] and, additionally, four subscales (upper extremity dysfunction, lower extremity dysfunction, problems with daily activities, and mental and emotional problems) can be calculated [12
]. Scores are calculated by summing up the scores on the individual items and transforming scores on a range from zero to 100, with higher scores indicating better function. The SMFA-NL has been shown to be a valid and reliable questionnaire for the assessment of physical functioning in injured patients [12
]. Quality of life was assessed with the EuroQol-5D (EQ-5D [14
]). The EQ-5D is a brief questionnaire that measures health-related quality of life based on five dimensions of health: mobility, self-care, usual activities, pain/discomfort and anxiety/depression [15
]. Items are scored on a 5-item Likert scale through which patients can delineate whether they have (1) no problems, (2) slight problems, (3) moderate problems, (4) severe problems or (5) extreme problems. Based on these values, a utility score ranging from 0 to 1 was formed, with higher scores indicating better function. The EQ-5D has been shown to be a valid and reliable questionnaire in injured patients [16
The SMFA-NL and EQ-5D were administered at the following time points: During hospital admission (assessment of recalled pre-injury status), 3 months, 6 months, 1 year and 2 years after the injury. Additionally, the EQ-5D was also administered at 6 weeks of follow-up (FU). The PROMs were digitally distributed through a secured system, RoQua, and linked to the electronic patient files. This system provides a personal code which is linked to a secure website and allowed patients to complete the digital PROMs at home or during their follow-up visits at the pelvic outpatient clinic.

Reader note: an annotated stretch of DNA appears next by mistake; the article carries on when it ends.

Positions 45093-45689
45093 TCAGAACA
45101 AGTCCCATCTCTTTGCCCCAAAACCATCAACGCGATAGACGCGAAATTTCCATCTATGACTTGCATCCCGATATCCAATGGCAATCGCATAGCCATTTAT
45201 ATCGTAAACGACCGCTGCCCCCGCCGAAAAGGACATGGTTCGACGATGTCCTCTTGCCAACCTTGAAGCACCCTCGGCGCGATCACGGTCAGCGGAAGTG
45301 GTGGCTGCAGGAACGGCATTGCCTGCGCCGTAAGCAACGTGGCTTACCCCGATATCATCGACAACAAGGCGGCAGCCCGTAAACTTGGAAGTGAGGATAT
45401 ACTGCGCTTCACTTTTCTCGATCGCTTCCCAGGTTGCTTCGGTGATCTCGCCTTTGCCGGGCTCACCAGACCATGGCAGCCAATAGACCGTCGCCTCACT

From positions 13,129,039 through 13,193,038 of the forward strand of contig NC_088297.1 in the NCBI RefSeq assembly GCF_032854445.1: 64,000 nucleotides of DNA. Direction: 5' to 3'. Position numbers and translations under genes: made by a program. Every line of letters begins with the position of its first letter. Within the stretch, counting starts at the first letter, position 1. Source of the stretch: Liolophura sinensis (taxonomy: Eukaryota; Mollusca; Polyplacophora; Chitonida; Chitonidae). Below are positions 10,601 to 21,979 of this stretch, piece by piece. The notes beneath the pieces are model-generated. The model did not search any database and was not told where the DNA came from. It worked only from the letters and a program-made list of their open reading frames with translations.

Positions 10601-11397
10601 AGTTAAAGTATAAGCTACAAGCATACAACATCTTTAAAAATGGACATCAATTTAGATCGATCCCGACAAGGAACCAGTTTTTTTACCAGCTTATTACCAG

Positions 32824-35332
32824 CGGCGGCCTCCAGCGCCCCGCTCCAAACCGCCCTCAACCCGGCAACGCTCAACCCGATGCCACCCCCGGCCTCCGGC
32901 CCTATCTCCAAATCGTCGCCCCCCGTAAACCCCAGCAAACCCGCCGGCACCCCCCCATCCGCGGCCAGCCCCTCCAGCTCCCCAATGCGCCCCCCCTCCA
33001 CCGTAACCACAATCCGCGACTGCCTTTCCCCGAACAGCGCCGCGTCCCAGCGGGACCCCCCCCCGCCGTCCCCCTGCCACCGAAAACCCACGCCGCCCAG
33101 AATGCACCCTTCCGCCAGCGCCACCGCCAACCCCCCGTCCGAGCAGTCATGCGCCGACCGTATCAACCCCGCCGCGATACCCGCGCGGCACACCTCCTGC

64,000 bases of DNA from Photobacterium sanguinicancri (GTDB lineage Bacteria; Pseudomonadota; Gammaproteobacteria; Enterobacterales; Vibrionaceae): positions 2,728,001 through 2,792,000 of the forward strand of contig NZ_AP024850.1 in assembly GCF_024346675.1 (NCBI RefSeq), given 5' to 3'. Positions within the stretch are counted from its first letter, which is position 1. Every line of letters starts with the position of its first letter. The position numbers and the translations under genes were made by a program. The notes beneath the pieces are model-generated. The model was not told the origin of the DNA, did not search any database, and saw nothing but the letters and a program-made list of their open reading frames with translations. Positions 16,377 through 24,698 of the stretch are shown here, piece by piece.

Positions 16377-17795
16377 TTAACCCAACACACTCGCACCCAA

Descriptive statistics were performed to present patient and injury characteristics such as injury mechanism, fracture patterns and treatment methods. Means and standard deviations were calculated from the normally distributed data and the median and interquartile range (IQR) from not-normally distributed data. Either Chi-Square test, independent samples t-tests or Mann–Whitney U tests were performed accordingly to assess differences in characteristics between included patients and patients that were not eligible or declined to participate.
To gain insight into the decrease in physical functioning (SMFA) and QoL (EQ-5D) at every time point of FU relative to their pre-injury status, the scores on the SMFA and EQ-5D were expressed as a percentage of the pre-injury score. Additionally, each patient was classified as “recovered” in terms of physical functioning when his/her score on the SMFA Indices and subscales was 15 points or less below the recalled pre-injury SMFA scores. Similar, for the EQ-5D, patients were classified as “recovered” in terms of quality of life when his/her score on the EQ-5D was 0.15 or less below the re-called pre-injury score. Independent predictors for patients that were classified as not being recovered as measured by the SMFA function and bother index and the EQ-5D after 1 year of follow-up, were analyzed by using a binary logistic regression analysis (backward selection procedure, p-out = 0.20). Gender (female/male), age (< 65/ ≥ 65), injury mechanism (LET/HET), ISS (< 16/ ≥ 16), injury type (AO type A/B/C) and complications (yes/no) were evaluated for being possible predictors. The results of the final model are presented as odds ratios (ORs) with their corresponding 95%CI, and P-values. To be able to identify in which domains or activities people felt most limited and whether the (level of) limitations on these domains/activities change over time, the five individual items of the SMFA at which most patients experienced severe problems at 3 months and 1 year of follow-up were reported. Data were analysed using the IBM SPSS software, version 23.0 for Windows (IBM Corporation, Armonk, NY). Statistical significance was set at P ≤ 0.05.